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Park View Realty Market Rebounding?

June 8, 2010

625 Princeton Place

The realty market in Park View appears to be showing signs that it is rebounding from the recent market correction of the past few years. One indicator is the number of open houses available. Last year, while it was easy to find an open house in Petworth or Columbia Heights, there were relatively few in Park View. This past weekend, there were two in the neighborhood that I was aware of … and these were not the only two properties on the market.

The recently rehabbed and listed property at 625 Princeton Place is going to be one to watch. Its listed at $649,000 — a price we haven’t seen in the area for a while. If the Realtor is to be believed, he also indicated that there is interest in the property after only a few weeks on the market.

The property does have a lot going for it. Among its assets are off street parking, central air, a legal rental in the basement, and its proximity to Metro. Coupled with a fresh open plan interior, all a new homeowner needs to do is move in and live (You can see interior images here>>).

There were a couple of other interesting comments I learned from my visit to Princeton Place. The first was that the agent claimed the same property would be about $100,000 less in Petworth. The second was that there are one or two other properties on the 700 block of Princeton Place that the developer is also working on and would be marketed in the mid- to upper $500,000 range (separate rent-able basement not being planned).

3306 Park Place

Another property that was open last weekend was 3306 Park Place, listed at $479,000. While it’s priced significant less that the property on Princeton Place, I think that can be explained easily enough since its seven blocks further from Metro, does not have off street parking, does not have a rent-able basement, and has three bedrooms rather than four. Still, it does have two amenities that the home on Park Place will never have. It looks out upon the grounds of the Soldiers’ Home and it has an oasis of a back yard that is private.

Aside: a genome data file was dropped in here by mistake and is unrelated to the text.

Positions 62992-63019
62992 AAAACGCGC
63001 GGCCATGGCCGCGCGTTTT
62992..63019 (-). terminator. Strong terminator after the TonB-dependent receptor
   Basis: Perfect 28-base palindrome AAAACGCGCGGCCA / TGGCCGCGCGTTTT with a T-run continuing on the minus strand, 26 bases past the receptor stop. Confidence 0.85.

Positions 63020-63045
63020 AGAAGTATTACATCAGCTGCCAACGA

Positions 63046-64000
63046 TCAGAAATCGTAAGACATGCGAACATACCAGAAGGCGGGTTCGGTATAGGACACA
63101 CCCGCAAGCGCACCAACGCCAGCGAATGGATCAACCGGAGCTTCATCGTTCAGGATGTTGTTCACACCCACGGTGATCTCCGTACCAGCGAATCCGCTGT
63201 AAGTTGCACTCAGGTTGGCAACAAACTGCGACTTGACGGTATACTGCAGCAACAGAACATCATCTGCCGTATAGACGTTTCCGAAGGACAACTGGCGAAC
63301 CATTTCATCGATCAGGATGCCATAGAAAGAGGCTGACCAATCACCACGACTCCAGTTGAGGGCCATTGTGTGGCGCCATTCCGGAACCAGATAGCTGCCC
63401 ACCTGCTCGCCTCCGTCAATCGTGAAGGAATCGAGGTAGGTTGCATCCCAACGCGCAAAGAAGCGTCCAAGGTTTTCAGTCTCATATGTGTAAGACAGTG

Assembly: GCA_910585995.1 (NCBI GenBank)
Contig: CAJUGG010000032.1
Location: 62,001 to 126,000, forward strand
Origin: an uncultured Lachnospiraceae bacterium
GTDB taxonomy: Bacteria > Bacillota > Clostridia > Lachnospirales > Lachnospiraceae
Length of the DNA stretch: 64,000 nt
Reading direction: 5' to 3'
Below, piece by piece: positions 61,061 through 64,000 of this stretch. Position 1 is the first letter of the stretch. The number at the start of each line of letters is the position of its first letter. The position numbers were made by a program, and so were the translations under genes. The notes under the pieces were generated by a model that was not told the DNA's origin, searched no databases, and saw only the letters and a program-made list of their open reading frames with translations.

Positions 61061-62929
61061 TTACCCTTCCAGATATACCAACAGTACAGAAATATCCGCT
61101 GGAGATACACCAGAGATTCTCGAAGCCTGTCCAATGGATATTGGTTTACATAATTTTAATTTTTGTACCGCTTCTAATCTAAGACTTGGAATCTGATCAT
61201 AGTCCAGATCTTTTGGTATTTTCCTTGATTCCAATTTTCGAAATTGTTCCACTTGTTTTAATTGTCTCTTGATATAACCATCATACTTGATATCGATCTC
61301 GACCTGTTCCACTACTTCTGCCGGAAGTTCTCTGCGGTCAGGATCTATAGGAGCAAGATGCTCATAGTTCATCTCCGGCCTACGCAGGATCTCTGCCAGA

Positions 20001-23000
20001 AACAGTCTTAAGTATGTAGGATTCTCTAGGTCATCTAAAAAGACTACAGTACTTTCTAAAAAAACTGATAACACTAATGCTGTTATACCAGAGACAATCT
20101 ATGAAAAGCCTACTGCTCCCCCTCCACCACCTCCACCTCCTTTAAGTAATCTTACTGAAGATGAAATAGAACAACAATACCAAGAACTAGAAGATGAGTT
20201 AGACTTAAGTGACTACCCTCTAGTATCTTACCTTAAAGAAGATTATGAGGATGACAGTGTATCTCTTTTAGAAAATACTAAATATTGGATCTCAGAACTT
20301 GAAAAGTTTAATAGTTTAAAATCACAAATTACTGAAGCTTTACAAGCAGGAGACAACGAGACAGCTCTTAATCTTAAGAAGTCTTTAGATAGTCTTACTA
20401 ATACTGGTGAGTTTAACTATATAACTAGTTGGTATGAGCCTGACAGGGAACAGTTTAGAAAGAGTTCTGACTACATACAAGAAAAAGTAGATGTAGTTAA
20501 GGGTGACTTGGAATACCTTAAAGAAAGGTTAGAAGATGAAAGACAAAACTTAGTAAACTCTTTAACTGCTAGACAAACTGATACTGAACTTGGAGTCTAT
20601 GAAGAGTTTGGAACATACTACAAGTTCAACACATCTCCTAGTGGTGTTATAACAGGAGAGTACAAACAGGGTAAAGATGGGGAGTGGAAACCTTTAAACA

While these two homes indicate some of the properties currently on the market, it will only be in the fall that we truly know if the market has not only stabilized, but has started to grow.

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Then and Now: 634-636-638-640 Irving Street, NW

May 7, 2010

634-636-638-640 Irving Street (1910)636 Irving Street, NW (2010)

(Historic image from the Washington Times, May 7, 1910)

The homes on the south side of Irving Street from 634 to 640 were designed by architect William J. Palmer for builder Edward J. Turton in 1910. When completed, each home sold for $3,750. A period ad is below.

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Homes on Hobart Place

March 30, 2010

Houses on the 400 block of Hobart Place

These modest homes along Park View’s southern border date to 1910. While they aren’t very deep, they do have one asset that few other homes in the District can boast — a view of the McMillan reservoir from their front porches.

To get an idea of what these homes were like new, I was able to find the following ad from the October 15, 1910, Washington Times that includes a lot of interior images as well as a description of the homes.